Working to bear witness to the untold stories of sacrifice and suffering endured by millions of enslaved people, early African American artists such as Drake refused to dilute or dismiss the traumatizing realities that had been enacted in the “prison-house of bondage” by barbaric and murderous white slaveholding classes. Clementine Hunter and Sam Doyle artists reimagine the life stories of unknown enslaved individuals in order to put flesh onto the bones of hidden histories of African American and African diasporic genealogies of rebellion and revolution. Hunter includes one black woman who is engaged in a very different kind of labor in Cotton Picking. A surrogate for Hunter herself, she is seated rather than bent double and she holds a paintbrush in her hand while she works away at a canvas resting on her lap. An emotionally expressionistic rather than a literal or realistic work, Hunter visualizes her internal processes as an artist.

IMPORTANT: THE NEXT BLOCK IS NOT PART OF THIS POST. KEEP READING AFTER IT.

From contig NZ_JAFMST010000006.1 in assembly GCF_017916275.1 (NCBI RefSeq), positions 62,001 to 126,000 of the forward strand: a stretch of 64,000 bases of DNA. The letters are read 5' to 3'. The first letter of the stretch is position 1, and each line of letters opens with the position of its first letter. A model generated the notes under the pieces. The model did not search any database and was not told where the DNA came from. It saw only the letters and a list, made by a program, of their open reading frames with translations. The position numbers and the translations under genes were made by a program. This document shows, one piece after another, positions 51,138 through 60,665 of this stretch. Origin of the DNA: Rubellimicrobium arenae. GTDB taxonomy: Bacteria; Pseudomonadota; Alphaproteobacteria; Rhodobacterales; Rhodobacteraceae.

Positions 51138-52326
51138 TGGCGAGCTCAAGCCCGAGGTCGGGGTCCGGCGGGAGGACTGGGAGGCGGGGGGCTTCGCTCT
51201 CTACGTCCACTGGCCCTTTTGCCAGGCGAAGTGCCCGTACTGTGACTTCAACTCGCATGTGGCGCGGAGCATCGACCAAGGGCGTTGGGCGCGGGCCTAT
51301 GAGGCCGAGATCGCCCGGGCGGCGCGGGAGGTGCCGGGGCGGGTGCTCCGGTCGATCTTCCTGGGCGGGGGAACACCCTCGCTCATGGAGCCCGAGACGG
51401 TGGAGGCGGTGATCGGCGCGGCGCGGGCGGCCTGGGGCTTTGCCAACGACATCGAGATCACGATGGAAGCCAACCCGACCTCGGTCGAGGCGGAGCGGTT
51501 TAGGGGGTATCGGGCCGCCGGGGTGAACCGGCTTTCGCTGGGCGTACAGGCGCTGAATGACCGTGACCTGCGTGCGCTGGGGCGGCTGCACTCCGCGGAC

|Title of host publication||The Routledge Companion to African American Art History|
|Publisher||Taylor and Francis Inc.|
|Number of pages||9|
|Publication status||Published - 12 Nov 2019|